I had driven two hours to a spot that is known for being a winter habitat for bald eagles. I’ve been before but on Tuesday afternoon, the eagles were just not being cooperative and close up. I was about to go home when I stopped back by the location at which I had first stopped and within five minutes I was rewarded with the shot below.
Here are a few pics of another eagle, Ring-billed gull and American white pelican, that came as a reward for my patience.
This post is in response to WordPress’ Weekly Photo Challenge: Against the Odds.
These windmills dotted the rural landscape as wind-driven, well water pumping machines. With rural water associations and electricity, windmills are not as needed now and many have fallen into disrepair. When I posted this picture on social media last week, one friend commented, “They are sadly slowly disappearing.” However, every sight of one still gives me pleasure as I venture out in my own solitude to capture rural beauty.
Oasis in solitude
“My days are numbered.”
This post was in response to the WordPress Weekly Photo Challenge: Solitude
Following Cheri’s suggestion to check out the “Finding the Best Shot” post, I chose to show both landscape and portrait orientations of the same sunset. Which do you prefer?
While the landscape orientation is a rural Iowa shot, it almost has an African savanna feel to it.
Before the sun went totally behind the horizon I took this portrait orientation, allowing me to zoom in on the trees and catch the “fire” in the trees.
For more examples of the week’s landscape theme, click HERE.
This post is dedicated to the Iowa Hawkeye football team (12-0), playing Michigan State on Saturday for the Big 10 Championship. GO HAWKS!
Last August, I spied this red-tailed hawk on a telephone line as I drove down the street. He obliged by allowing me to take a few photos from my car before flying to a nearby tree. I was able to walk within about 30 feet, the hawk keeping his eye on me!
We continued our stare down for a while, but….
…he finally blinked!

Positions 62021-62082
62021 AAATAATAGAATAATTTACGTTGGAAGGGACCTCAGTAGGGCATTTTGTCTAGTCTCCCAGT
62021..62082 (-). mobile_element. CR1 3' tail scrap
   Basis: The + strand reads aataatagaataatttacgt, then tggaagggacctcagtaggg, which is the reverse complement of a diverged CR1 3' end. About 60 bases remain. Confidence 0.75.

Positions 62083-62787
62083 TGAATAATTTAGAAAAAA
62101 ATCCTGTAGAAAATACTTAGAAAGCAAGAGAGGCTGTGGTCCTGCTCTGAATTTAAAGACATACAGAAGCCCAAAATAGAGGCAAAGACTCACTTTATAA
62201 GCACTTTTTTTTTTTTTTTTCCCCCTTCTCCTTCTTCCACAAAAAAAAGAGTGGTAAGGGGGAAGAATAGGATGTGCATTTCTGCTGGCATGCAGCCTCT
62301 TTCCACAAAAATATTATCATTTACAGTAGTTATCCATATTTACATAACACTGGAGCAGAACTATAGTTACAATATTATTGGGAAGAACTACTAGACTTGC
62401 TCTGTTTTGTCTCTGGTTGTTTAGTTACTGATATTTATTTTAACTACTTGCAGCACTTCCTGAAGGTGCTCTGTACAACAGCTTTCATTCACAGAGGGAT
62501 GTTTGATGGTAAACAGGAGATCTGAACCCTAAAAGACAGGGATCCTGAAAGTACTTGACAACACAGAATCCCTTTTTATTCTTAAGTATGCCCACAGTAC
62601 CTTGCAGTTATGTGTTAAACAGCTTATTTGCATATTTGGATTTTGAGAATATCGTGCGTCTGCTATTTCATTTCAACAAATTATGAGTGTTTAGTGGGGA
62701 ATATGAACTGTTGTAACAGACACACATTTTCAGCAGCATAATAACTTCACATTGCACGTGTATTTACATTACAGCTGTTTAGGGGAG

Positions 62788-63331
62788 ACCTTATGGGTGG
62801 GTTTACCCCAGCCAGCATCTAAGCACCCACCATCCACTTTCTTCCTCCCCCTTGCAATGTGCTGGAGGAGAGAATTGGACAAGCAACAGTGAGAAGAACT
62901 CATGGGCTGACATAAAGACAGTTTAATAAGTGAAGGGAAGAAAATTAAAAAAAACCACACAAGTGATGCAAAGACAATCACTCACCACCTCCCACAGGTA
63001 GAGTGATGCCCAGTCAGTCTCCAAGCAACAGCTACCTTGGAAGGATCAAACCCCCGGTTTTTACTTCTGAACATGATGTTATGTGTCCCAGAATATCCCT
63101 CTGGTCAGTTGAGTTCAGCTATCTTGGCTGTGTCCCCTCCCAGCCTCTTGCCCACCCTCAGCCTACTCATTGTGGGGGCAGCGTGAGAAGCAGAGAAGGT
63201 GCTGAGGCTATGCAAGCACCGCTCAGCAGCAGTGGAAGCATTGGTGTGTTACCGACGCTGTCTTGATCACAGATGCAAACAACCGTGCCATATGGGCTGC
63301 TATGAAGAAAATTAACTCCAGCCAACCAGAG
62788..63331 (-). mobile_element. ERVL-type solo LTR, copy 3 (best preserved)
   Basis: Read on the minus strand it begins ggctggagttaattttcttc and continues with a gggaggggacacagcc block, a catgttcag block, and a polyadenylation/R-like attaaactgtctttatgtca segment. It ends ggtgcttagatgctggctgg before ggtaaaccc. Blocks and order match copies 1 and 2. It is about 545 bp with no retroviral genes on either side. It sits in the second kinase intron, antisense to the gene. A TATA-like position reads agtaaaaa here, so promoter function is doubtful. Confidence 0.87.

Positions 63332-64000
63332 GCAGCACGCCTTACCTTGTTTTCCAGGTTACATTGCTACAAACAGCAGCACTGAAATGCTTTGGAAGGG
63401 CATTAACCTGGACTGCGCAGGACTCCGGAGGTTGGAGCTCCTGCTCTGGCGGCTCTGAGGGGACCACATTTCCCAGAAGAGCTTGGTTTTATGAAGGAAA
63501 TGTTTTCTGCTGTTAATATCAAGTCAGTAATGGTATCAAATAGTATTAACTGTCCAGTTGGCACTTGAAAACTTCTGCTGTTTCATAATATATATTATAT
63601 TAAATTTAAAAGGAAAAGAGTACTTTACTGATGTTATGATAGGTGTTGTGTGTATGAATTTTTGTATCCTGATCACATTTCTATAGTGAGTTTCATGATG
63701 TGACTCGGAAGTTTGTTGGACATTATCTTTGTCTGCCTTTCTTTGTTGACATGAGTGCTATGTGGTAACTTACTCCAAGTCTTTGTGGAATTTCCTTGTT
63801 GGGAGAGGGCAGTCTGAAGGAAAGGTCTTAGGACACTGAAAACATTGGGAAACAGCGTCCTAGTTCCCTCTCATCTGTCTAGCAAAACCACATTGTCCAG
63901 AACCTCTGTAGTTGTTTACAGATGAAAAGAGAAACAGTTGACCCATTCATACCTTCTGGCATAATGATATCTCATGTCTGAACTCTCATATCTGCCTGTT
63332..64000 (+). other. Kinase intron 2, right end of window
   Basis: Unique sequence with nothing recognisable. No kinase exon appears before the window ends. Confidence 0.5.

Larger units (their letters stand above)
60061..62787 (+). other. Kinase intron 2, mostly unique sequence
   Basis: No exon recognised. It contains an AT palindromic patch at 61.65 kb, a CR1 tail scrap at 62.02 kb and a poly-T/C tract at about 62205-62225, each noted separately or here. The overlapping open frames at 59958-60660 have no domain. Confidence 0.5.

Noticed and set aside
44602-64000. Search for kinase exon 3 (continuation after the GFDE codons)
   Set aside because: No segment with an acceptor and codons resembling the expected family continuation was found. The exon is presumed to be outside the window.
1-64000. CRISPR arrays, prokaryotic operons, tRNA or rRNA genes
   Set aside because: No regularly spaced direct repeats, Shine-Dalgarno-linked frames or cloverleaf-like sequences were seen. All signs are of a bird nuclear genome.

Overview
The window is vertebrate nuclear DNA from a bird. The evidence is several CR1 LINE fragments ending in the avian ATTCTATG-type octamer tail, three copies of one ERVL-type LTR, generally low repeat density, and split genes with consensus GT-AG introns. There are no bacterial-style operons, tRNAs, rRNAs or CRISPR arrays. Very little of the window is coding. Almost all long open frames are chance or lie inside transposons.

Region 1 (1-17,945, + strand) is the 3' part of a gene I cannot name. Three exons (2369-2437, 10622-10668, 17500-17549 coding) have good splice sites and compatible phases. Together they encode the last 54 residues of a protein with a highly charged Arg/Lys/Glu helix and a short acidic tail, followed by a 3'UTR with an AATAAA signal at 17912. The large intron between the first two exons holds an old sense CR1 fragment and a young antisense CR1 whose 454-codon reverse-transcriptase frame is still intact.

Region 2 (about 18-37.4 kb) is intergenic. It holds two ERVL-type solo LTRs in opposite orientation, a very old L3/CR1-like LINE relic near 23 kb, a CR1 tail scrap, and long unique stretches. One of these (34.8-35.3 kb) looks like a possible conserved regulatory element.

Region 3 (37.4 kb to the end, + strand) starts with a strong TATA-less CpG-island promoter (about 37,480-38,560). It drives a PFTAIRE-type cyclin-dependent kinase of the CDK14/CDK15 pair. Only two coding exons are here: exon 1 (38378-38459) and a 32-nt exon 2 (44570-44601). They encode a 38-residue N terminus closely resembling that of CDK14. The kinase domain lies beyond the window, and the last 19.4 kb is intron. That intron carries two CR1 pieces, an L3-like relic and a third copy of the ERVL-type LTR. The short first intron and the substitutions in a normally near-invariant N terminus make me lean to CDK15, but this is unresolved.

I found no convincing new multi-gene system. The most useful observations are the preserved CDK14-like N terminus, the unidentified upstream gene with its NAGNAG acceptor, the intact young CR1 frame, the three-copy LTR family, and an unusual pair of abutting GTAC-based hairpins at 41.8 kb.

For more examples of this week’s theme, click HERE.
This was Homecoming Week in Creston, Iowa. The home football team traditionally runs through a banner, challenging them to “carry the day.” For this special game, a friend’s son carried the Panther flag and was the first to break through this hand-painted sign, leading his teammates onto the field for the evening’s competition.
Of course that sign was only a hopeful prediction. The sign that really matters is the scoreboard at the end of the game. Our boys prevailed in the end, even adding a field goal to finish with a 50-35 win.
Sherri Lucas Rowlands offered this week’s challenge. See more interpretations HERE.
As Ben Huberman, WordPress Editor, suggests, “nighttime is when the real action starts.” That is certainly true of football homecoming week in rural Iowa. The annual tradition of TP-ing (aka: toilet papering, rolling, or wrapping) is in full swing as the Friday night game approaches. The young people, who hit my home tonight, were a little more creative. Not only was toilet paper wrapping my deck and hanging from the trees, but plastic forks, some impaled with marshmallows, lined the sidewalk.
Even my car was covered with post-its. We’ve been assured after many years of having our home TP-ed that only those who are liked get targeted. Such was the sentiment of a message painted on the window of our car – “We ♥ You, PC.”
Some decry this as vandalism and wasteful. Because it is not malicious, I do not consider it as vandalism. I would agree that it is wasteful, although there have been a few times when abandoned toilet paper rolls not completely used on the yard found their way into my bathroom. Perhaps that is “TMI” (too much information).
All this nighttime activity took place under a beautiful half-moon.
Click HERE for more examples of “nighttime.”
It’s sweet corn time in Iowa! When I came to preach in view of a call in Iowa 20 years ago next month, one of the pulpit committee members hosted a dinner in which massive quantities of sweet corn were served. I took one ear while others took two or three. I soon found out why…it was like dessert. Therefore, between mid-July and mid-August folks line up at local farmers’ roadside stands to buy a baker’s dozen of these exquisite ears.
The Gates family always brings their daily distribution of fresh picked sweet corn in this 1954 Chevy pickup. This “relic” is always a sign that good eatin’ is just a shuck and a boil (or microwave) away.
Check out the article in our local paper that ran today…”How Sweet It Is.”
Donncha Ó Caoimh makes this week’s photo challenge: